A second person has received an injection of an embryonic stem cell-based therapy for spinal cord injury. The experimental procedure, a safety trial by the California company Geron
, took place in recent days in Chicago at Northwestern Memorial Hospital. The patient will rehab at the Rehabilitation Institute of Chicago.
Meanwhile, the one who got the first-ever FDA approved embryonic stem cell therapy last October has revealed himself to the media. Timothy Atchison, 21, was treated at Atlanta’s Shepherd Center, about 330 miles northeast of Chatom, Alabama where he was injured in a car wreck. Atchison’s accident occurred on the birthday of Christopher Reeve.
Ed Wirth, M.D., Ph.D., Medical Director, Regenerative Medicine at Geron, spoke at an April 30 stem cell meeting at Cedars-Sinai in LA. He said a six month evaluation of patient one showed no adverse effects, no unexpected changes in neurological status. An MRI showed there was no cavity at the lesion site, meaning that the injected cells (oligodendrocyte progenitor cells, or GRNOPC1) might be alive; there is no evidence of acute rejection.
According to Atchison, speaking to the Washington Post, he’s doing fine. Apparently he hasn’t grown a second head. Indeed, he says he is recovering sensation; he can feel it when you lift a bowling ball from his lap.
Why would Atchison come forward? This can’t be good for the folks doing the clinical trial, introducing a wildly extraneous variable in what was designed as a tight Phase I trial. What if Atchison had said he had headaches, or burning back pain? Recruitment would surely suffer; trialists could not possibly keep a lid on that news, not with the high profile this trial has. Now that Atchison says he’s feeling OK, will that also taint the pool of patients with undue expectation?
Two things of note from the media coverage of Atchison: The first is that he’s a Southern Baptist but cool with the irony of getting a treatment condemned on moral and religious grounds. Atchison says it’s all part of “God’s plan.”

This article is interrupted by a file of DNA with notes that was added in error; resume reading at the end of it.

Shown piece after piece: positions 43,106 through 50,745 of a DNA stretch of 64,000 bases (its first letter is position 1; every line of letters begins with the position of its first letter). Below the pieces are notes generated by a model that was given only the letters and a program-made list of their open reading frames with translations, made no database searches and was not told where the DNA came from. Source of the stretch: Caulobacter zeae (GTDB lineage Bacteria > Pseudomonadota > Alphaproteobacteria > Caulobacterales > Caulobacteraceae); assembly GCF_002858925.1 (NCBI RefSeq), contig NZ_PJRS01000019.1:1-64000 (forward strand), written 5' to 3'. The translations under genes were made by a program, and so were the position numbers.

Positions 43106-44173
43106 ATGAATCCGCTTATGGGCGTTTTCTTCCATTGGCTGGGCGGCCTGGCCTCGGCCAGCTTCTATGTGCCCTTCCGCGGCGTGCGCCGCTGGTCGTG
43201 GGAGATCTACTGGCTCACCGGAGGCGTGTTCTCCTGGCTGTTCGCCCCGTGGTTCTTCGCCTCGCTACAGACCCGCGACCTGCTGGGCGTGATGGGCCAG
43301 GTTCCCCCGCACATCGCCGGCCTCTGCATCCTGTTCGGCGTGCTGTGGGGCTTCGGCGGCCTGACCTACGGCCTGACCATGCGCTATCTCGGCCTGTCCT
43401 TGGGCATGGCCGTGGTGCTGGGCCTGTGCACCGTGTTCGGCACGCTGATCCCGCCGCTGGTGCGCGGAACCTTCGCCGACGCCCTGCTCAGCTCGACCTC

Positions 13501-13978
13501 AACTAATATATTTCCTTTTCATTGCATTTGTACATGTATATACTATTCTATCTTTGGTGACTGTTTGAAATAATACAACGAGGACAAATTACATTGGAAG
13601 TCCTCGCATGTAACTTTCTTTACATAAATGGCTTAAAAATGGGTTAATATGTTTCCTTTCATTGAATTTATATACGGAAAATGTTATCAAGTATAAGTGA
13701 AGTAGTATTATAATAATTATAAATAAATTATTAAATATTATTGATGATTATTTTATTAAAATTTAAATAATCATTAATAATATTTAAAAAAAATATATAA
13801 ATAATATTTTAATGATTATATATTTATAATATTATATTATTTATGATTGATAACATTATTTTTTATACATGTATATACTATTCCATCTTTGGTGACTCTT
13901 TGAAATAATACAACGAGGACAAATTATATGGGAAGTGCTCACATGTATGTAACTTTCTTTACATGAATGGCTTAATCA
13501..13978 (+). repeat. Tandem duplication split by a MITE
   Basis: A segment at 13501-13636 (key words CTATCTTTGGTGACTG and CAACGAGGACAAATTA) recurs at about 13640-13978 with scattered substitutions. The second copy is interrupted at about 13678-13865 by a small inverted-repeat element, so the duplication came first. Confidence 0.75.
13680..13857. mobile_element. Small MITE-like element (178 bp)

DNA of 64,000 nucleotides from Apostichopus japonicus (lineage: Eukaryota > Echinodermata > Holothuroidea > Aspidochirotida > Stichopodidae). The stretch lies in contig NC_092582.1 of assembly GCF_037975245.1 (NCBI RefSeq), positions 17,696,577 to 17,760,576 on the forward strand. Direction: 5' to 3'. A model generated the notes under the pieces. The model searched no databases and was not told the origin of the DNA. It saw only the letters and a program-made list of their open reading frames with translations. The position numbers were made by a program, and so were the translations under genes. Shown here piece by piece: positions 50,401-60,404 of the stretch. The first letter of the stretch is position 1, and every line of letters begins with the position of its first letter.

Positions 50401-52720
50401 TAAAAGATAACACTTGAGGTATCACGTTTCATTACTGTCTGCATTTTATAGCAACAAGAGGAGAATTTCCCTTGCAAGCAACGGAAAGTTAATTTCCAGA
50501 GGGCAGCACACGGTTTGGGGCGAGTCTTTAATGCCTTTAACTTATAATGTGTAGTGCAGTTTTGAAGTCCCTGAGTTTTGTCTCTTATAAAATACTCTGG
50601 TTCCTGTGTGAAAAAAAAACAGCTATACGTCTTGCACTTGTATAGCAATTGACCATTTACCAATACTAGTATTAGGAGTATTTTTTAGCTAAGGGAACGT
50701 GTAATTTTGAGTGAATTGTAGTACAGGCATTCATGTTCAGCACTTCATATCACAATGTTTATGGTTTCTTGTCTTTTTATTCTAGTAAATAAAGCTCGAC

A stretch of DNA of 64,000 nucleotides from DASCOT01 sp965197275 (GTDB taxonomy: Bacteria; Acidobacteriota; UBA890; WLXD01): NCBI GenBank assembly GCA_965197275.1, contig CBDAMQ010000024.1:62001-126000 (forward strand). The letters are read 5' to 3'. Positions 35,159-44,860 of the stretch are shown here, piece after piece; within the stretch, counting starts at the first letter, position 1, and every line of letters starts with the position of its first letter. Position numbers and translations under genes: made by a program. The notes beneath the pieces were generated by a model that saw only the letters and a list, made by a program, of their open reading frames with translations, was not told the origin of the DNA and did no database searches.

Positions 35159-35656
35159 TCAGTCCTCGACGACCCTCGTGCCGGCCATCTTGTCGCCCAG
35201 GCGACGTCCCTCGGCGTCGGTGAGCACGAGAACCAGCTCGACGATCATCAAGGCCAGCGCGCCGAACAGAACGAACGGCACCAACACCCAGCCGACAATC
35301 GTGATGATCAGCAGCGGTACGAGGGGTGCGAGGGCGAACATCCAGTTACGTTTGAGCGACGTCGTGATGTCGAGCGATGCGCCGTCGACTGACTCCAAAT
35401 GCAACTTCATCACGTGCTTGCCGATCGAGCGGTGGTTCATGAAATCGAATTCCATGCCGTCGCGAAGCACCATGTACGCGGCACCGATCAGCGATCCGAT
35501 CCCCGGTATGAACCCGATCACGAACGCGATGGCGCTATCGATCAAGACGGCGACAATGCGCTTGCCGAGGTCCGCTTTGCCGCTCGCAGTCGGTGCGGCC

“It’s not life. It’s not like they’re coming from an aborted fetus or anything like that. They were going to be thrown away,” he said. “Once they explained to me where the stem cells were coming from, once I learned that, I was okay with it.”
The second item reveals Atchison’s primary motive for breaking the seal on the trial: he said he’s been in contact with an agent to figure out how best tell his story. “We’re trying to figure out what’s in my best interest to talk about right now,” he said.
More Geron: On April 27 the company announced a loss of $25.9 million for the first quarter of 2011. That is an astonishing burn rate for a company that hasn’t got a product on the market yet. But just one week later the California Institute for Regenerative Medicine (CIRM, public funded from $6 billion Prop. 71 bond plan) granted Geron $25 million, specifically for the spinal cord injury trial.
Said Robert Klein, CIRM chairman who engineered the Prop. 71 vote, in large part by putting scientists and patient advocates on television: “We need to be prepared to stand by the heroic patients and the companies as they face these challenges and solve the problems that stand in the way of the recovery of patients from paralysis.”
More Klein: Speaking at the Cedars Sinai meeting, he said CIRM is part of a medical revolution but “the money runs out in 2017.” California voters will be asked to fund another $4 billion.